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Haemoptysis, dysphagia, and odynophagia

BMJ 2008; 336 doi: (Published 01 March 2008) Cite this as: BMJ 2008;336:0803122
  1. Thomas King, final year medical student1,
  2. Giles Warner, consultant ear, nose, and throat surgeon1
  1. 1University of Nottingham Medical School
  2. 2Queen's Medical Centre, Nottingham

A 70 year old woman presented to the head and neck unit with a three month history of intermittent haemoptysis, progressive dysphagia, and odynophagia. On further questioning she reported no dysphonia or dyspnoea but complained of left sided otalgia. She had a 40 pack year history of smoking. Apart from controlled hypertension her medical history was unremarkable.

Physical examination showed a 3 cm lymph node in the anterior triangle of the neck but no other findings. Fibre optic laryngoscopy performed in the outpatient department showed a large epiglottic mass with normal vocal cords. She was admitted for examination under anaesthetic and imaging of the neck (fig 1).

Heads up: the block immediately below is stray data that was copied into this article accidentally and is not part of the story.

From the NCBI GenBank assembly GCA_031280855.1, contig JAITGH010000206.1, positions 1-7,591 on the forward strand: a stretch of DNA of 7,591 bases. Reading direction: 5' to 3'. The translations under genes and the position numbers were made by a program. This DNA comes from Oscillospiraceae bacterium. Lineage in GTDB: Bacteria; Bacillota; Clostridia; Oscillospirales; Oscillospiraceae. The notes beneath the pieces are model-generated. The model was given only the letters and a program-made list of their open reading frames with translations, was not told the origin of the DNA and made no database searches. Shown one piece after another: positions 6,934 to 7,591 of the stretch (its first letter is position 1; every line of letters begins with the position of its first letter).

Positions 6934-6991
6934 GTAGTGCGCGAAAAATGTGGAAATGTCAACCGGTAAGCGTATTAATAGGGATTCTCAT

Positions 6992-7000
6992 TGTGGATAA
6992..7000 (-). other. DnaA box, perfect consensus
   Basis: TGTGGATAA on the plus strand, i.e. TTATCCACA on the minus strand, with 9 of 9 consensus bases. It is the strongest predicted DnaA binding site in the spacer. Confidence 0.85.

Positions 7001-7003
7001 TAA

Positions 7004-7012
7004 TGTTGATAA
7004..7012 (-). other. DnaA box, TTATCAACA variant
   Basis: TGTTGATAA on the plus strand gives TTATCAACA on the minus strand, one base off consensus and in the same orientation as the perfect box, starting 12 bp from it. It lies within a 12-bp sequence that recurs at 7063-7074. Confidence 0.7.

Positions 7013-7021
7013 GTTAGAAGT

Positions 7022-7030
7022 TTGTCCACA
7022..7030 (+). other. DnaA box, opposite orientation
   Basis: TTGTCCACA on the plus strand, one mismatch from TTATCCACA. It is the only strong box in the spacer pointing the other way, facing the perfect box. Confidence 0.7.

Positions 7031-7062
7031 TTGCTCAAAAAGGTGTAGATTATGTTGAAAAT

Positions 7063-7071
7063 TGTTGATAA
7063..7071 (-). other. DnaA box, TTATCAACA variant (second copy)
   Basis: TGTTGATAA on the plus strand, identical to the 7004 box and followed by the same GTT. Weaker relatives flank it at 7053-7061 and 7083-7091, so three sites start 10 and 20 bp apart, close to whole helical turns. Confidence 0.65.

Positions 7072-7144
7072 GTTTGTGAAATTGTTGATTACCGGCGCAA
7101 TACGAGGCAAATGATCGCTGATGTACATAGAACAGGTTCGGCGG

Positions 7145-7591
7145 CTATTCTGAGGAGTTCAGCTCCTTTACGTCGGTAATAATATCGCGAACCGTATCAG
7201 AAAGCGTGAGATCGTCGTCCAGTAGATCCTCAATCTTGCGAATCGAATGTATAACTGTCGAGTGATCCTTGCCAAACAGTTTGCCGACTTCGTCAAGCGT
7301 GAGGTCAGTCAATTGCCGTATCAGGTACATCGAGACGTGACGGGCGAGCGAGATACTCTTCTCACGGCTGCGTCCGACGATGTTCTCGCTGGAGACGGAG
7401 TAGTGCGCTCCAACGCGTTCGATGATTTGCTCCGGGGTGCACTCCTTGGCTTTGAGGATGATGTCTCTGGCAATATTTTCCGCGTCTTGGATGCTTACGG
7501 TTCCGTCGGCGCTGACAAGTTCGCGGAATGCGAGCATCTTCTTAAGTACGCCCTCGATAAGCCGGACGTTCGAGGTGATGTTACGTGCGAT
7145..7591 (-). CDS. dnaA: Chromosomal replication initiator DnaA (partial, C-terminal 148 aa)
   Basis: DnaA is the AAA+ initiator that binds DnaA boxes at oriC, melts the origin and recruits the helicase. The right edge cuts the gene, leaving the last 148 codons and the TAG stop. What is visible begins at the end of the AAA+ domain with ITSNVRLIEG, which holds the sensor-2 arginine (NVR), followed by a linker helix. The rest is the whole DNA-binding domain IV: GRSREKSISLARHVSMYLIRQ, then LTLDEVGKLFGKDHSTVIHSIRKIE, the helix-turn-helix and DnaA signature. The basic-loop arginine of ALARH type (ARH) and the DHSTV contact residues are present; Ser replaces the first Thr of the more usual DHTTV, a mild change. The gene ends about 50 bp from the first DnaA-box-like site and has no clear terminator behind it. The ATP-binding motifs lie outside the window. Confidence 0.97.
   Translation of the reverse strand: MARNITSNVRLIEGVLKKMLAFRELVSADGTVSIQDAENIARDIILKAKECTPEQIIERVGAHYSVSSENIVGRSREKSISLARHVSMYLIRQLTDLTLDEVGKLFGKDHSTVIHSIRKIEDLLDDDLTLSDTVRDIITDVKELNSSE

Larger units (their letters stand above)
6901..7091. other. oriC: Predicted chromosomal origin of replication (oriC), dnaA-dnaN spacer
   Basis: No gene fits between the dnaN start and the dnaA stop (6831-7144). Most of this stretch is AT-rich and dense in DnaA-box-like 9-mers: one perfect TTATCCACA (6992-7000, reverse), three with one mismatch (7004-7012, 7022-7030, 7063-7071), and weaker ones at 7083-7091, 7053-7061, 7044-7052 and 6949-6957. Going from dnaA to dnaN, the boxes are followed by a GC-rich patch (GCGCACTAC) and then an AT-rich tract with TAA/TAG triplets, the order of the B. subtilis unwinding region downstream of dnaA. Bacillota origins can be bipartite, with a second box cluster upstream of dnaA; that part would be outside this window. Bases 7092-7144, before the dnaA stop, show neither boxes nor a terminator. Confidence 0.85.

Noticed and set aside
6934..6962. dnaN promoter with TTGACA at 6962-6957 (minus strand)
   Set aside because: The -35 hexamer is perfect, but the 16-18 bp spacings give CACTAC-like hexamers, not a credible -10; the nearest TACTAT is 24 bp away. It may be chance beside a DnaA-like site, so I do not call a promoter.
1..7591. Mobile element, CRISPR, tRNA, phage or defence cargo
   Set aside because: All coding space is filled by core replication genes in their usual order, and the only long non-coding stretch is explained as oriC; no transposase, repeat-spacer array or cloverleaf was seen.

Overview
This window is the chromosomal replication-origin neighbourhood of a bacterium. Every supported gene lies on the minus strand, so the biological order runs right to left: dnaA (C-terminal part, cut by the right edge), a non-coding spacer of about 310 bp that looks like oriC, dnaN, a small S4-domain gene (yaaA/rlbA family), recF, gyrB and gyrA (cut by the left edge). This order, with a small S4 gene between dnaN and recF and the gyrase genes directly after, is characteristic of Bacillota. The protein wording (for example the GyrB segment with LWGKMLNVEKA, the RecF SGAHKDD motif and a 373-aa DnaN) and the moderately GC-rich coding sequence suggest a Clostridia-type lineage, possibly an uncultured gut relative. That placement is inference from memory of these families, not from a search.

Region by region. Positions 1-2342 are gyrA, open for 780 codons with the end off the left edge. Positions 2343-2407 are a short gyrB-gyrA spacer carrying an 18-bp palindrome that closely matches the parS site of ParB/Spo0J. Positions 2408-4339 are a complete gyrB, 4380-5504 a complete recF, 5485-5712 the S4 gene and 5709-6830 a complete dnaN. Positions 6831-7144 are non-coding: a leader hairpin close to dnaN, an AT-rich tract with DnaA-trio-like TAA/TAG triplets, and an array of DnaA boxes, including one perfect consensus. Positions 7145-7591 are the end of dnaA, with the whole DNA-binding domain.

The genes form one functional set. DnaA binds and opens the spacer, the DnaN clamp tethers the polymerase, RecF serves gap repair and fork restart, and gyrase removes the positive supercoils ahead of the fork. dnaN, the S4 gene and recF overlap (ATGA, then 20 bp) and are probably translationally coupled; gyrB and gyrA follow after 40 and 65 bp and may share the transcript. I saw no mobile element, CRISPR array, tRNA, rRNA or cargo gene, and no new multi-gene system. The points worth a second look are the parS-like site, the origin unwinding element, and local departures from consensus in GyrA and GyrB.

Fig 1

Computed tomogram of the neck


  • (1) What is the likely diagnosis?

  • (2) What immediate management problem does this present?

  • (3) Why does the patient have earache?

  • (4) What does the definitive management entail?


  • (1) The computed tomogram shows a large lesion of the supraglottic larynx, involving the epiglottis and invading the left lateral pharyngeal wall. The photograph (fig 2) shows the view at direct laryngoscopy performed in theatre, showing an exophytic mass extending from the epiglottis to obscure the vocal cords. …

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